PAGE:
the street and people getting paid leave and getting
away with murder,” Colin Kaepernick stated after
the first time he did his silent protest in August of
Kaepernick was referring to the police brutality that
became consistent for two years. In July of 2014,
Eric Garner had an encounter with the police that
landed him in a chokehold. While lying face down
on the sidewalk, Eric Garner repeated the words, “I
can’t breathe” 11 times. Garner loses consciousness
before being transported to the hospital. He died
an hour later.
“This is not something
I am going to run by
anybody. I am not
looking for approval. I
have to stand up for the
The death of Eric Garner was one of the multiple
reasons why Colin Kaepernick decided to orchestrate
a silent protest. Too many black men were losing
their lives at the hands of the people who are
put in place to protect and serve the community.
THE NEW NORMAL 27
“If they take football
away, my endorsements
from me, I know that
I stood up for what is
On April 12, 2015, Freddie Gray was arrested in Baltimore,
Maryland. While being transported in a police
van, Gray fell into a coma. A week later, Freddie
Gray died. The cause of death was determined to be
a spinal cord injury. The trend of black men losing
their lives to the police continued in 2016. During a
four day period in the month of July, Delrawn Small,
Alton Sterling, and Philando Castile, all were killed
by police officers. This sequence of unfortunate
events inspired Kaepernick to carry out his silent
protest a month later.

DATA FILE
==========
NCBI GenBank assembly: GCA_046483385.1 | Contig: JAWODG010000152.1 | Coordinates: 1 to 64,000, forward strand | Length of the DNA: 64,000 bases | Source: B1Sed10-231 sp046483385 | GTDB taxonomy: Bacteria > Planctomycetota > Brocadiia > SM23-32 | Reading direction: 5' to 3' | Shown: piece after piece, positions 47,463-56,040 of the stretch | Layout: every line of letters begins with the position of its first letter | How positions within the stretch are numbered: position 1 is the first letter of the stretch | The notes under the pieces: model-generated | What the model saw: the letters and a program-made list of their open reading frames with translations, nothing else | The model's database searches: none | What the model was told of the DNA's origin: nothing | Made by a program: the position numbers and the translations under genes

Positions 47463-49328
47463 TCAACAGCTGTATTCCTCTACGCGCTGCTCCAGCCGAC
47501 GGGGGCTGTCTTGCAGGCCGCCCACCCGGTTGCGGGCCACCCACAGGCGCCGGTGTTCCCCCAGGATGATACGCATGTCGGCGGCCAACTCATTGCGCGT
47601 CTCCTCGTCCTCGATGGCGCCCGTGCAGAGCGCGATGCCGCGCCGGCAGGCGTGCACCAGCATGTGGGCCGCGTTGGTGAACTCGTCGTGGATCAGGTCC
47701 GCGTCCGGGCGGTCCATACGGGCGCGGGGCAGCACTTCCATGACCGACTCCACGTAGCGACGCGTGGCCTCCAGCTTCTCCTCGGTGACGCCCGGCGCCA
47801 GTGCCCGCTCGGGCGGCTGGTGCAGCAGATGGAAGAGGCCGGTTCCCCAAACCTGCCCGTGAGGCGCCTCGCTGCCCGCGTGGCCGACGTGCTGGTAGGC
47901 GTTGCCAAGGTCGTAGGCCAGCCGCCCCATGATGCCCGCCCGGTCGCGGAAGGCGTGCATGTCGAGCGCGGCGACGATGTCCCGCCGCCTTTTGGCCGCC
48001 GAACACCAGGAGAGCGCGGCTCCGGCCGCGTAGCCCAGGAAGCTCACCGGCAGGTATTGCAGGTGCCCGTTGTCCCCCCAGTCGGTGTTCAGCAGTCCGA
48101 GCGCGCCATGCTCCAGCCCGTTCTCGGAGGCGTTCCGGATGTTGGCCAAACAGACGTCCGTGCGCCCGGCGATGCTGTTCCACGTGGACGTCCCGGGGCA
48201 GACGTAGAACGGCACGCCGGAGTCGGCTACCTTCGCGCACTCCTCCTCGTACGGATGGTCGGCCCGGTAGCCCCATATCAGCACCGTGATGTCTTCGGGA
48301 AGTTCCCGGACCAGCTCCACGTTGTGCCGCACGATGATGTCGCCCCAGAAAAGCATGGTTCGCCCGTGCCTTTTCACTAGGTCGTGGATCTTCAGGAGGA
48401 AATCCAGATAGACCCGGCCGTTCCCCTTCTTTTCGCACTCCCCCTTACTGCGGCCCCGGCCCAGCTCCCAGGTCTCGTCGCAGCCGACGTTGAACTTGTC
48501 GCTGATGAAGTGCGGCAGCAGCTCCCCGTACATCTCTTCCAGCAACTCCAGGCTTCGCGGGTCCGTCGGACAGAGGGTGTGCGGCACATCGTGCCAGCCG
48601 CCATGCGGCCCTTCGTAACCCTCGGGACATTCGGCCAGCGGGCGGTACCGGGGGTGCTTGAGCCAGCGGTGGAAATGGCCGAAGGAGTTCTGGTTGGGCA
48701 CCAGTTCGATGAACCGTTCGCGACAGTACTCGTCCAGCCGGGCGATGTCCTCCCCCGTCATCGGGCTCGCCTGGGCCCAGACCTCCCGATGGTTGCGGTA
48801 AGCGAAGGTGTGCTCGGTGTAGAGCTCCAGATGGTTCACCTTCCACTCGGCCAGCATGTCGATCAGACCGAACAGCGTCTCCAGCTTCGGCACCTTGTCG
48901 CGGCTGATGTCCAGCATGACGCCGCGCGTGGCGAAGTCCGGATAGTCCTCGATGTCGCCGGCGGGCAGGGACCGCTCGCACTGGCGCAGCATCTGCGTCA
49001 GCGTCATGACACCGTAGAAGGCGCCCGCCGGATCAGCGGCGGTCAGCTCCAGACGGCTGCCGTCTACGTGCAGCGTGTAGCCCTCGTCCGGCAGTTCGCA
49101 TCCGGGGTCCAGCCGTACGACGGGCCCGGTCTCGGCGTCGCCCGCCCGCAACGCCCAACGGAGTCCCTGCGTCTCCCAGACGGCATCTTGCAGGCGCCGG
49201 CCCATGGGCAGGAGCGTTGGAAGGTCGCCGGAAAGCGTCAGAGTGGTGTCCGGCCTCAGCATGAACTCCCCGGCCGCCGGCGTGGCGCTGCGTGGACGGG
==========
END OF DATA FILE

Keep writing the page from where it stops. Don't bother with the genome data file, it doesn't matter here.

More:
Kaepernick knew certain people would take offense
to his protest, but he was willing to face the consequences.
“This is not something I am going to run
by anybody. I am not looking for approval. I have
to stand up for the oppressed people... If they take
football away, my endorsements from me, I know
that I stood up for what is right.” Kaepernick predicted
the future as a year later; his football career
was a thing of the past.
Kaepernick’s kneeling protest was targeted toward
social injustices and police brutality. It wasn’t aimed
at disrespecting the country or the military. Some
people understood his stance, and others such as
the NFL Commissioner, and multiple team owners
never gave the effort of trying to understand
Five years and ten months after Eric Garner uttered
the words “I can’t breathe” on a cell phone
video, George Floyd found himself in a similar
predicament. Floyd was arrested after attempting
to pass a counterfeit $20 bill at a store. He was
detained and forced to the ground by a group of
police officers. Derek Chauvin decided to press
his knee on the back of George Floyd’s neck for 8
minutes and 46 seconds. Onlookers pleaded with
the other officers to help, but no one stepped in
to stop the malicious act. Floyd stated, “I can’t
breathe” 16 times. A heartbreaking moment occurred
when he shouted, “Mama!” Floyd was motionless
for the last three minutes.
The gruesome footage of George Floyd taking
his last breath provided the visual effect that people
who weren’t capable of understanding the
28 SWAGHER FALL 2020
struggle needed to see. The tragedy provided a reality
check as protests in regards to the murder of
George Floyd included people of all races. When it
comes down to social injustices and police brutality,
Black Lives Matter. For the people who couldn’t